I agree wholeheartedly with Kuehn’s standpoint that there are too many educational benefits to using social networking sites and other web spaces to ignore or abandon them. Instead a “balance is key” (Kuehn). But what is that balance? For me the “Ning’s the thing” (Gardner). It allows for the same formation of an online, social network, but can be closely monitored by the teacher. Unlike Facebook, it allows for better control and management by the teacher. As Gardner outlined in her blog, Nings have the following safety features:
The teacher has the control to
• setup the Ning as private and open only to invited members;
• approve people before they join;
• approve all photos or videos before they are posted;
• delete any inappropriate groups or discussions
• ban members if necessary
• reverse any decisions with a simple click
So what are the potential uses and benefits of a school-developed Ning? Some of the ideas that are suggested by (Gardner) are:
• Set up discussion forums on literature circles or peer writing groups
• Create groups based on student interests like book clubs, mountain biking clubs or chess clubs etc.
• Use it as an upload alternative for podcasts, videos or photos
• Set up online journals or reading logs
• Post information for students and their families in a shared space
As contentious as social networking sites can be in the school environment, I think it’s important to teach our students how to use them safely, respectfully and for their intended purpose of communicating ideas and making connections with others. As Lee Lefever commented in his Common Craft video (http://www.commoncraft.com/video-social-networking “networks get things done”. It allows you to see the connections network that is hidden in the real world. It is a new means to find jobs, new friends and even partners. As for the fellow in the Facebook costume? His was the ultimate in socially interactive costumes. He not only made a whole new group of friends and acquaintances- his status was no longer ‘single’ by the end of the evening! Mission accomplished.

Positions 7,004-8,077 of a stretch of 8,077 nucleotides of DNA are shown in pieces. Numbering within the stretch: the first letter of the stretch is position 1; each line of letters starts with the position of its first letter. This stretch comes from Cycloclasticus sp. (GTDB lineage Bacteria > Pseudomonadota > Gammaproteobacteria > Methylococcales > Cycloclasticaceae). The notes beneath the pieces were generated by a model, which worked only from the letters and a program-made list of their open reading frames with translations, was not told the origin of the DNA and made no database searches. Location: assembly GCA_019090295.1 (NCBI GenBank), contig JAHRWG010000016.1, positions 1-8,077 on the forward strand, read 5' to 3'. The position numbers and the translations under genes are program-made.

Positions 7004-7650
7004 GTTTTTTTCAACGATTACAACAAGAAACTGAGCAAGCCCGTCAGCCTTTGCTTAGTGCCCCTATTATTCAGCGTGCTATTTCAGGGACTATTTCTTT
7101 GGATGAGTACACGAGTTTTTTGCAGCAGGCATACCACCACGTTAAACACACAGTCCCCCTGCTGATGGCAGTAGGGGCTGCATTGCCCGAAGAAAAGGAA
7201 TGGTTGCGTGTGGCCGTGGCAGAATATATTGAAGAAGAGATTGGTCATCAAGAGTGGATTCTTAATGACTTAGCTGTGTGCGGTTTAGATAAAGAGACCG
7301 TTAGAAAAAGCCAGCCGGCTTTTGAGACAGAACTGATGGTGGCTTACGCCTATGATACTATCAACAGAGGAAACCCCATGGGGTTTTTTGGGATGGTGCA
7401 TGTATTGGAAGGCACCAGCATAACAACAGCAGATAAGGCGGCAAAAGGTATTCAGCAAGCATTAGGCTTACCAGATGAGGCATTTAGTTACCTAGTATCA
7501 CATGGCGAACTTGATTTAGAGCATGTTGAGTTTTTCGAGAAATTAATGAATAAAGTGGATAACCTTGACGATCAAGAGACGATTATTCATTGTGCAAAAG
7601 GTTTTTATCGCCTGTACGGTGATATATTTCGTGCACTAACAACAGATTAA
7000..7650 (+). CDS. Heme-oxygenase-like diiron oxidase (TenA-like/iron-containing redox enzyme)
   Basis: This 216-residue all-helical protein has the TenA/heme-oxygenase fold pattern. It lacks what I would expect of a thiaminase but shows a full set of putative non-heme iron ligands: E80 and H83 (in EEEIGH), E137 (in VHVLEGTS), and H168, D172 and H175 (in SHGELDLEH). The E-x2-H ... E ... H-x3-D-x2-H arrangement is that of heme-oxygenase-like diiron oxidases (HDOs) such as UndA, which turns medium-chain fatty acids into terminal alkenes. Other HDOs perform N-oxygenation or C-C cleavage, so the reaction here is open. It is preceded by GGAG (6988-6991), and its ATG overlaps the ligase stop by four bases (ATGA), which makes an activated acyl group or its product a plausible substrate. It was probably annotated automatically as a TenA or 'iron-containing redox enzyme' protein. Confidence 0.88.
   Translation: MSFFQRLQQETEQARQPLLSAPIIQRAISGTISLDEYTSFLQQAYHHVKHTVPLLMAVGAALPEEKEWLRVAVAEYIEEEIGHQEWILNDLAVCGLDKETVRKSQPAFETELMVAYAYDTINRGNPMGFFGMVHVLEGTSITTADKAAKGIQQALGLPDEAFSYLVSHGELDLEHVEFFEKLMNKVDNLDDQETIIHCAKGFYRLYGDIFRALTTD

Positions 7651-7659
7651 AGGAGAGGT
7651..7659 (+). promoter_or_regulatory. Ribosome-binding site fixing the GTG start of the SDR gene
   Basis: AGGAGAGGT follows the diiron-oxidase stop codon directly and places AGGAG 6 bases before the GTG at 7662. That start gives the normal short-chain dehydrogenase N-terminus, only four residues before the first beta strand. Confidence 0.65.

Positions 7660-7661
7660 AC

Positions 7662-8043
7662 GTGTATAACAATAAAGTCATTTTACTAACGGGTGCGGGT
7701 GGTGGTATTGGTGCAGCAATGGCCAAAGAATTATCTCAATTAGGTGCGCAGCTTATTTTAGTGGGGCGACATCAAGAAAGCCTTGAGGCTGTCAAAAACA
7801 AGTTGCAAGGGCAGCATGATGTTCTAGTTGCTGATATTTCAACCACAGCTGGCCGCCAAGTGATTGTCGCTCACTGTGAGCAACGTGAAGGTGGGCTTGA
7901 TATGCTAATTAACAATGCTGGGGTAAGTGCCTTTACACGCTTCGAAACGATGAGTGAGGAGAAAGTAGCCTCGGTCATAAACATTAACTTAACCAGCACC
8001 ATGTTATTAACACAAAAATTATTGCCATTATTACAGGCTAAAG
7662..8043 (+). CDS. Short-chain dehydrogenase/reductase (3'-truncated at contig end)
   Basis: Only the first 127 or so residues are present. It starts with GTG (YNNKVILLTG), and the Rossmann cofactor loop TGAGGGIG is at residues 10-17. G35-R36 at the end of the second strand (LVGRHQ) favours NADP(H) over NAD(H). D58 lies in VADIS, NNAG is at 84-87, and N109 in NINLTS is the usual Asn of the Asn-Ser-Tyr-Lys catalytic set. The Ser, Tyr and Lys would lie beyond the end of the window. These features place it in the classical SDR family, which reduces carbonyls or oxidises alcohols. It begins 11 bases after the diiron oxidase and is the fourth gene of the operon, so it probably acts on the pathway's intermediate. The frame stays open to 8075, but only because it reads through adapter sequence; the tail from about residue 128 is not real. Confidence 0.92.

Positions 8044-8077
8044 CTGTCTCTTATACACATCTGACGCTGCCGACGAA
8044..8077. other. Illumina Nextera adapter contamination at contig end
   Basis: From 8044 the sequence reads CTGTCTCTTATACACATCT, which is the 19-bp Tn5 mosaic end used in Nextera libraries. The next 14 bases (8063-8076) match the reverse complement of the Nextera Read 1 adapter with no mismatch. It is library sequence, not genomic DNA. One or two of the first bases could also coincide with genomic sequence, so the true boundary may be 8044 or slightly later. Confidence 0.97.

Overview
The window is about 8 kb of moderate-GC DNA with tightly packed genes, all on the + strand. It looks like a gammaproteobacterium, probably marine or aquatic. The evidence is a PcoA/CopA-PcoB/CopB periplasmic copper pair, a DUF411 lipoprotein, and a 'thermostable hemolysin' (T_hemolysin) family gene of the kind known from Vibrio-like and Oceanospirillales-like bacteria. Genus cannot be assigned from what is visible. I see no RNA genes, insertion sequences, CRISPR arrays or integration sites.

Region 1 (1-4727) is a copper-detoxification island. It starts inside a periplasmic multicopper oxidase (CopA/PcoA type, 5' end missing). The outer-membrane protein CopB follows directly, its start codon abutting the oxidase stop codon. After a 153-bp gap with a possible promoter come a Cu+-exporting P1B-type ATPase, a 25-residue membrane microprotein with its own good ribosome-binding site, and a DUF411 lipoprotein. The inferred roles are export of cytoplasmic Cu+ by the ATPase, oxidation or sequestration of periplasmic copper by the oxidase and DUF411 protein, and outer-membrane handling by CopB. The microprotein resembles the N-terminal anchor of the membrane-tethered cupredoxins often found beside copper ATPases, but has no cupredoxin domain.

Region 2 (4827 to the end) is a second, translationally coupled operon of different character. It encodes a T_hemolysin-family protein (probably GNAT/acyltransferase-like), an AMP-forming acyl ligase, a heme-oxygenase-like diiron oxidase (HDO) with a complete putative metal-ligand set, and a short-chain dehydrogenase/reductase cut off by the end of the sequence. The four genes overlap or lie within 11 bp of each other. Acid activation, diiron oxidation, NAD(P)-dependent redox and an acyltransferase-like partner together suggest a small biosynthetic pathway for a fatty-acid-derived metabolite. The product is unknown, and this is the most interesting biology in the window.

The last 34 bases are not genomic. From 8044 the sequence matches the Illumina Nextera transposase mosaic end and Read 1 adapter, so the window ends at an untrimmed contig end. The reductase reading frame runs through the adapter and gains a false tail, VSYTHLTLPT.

BC College of Teachers. (2007). “Facebook 101.” TC Magazine. Retrieved from
Kuehn, Larry. “Renegotiating School Boundaries in the Age of Social Networking.” Our Schools / Ourselves. Retrieved from
Kyröläinen, Satu Suvikki. (2001) Sense of Community in Web Environments. Master’s Thesis. Department of Psychology, University of Helsinki. Retrieved from
Lefever, Lee. Social Networking in Plain English. Common Craft. Retrieved from: http://www.commoncraft.com/video-social-networking
Stoddart, Jennifer. (2007) “Privacy and Social Networks”. Office of the Privacy Commissioner of Canada. Retrieved from http://www.youtube.com/watch?v=X7gWEgHeXcA
Gardner, Traci. (September 3, 2008). Social Networking: The Ning’s the Thing. National Council of Teachers of English (NCTE) Inbox Blog. Retrieved from: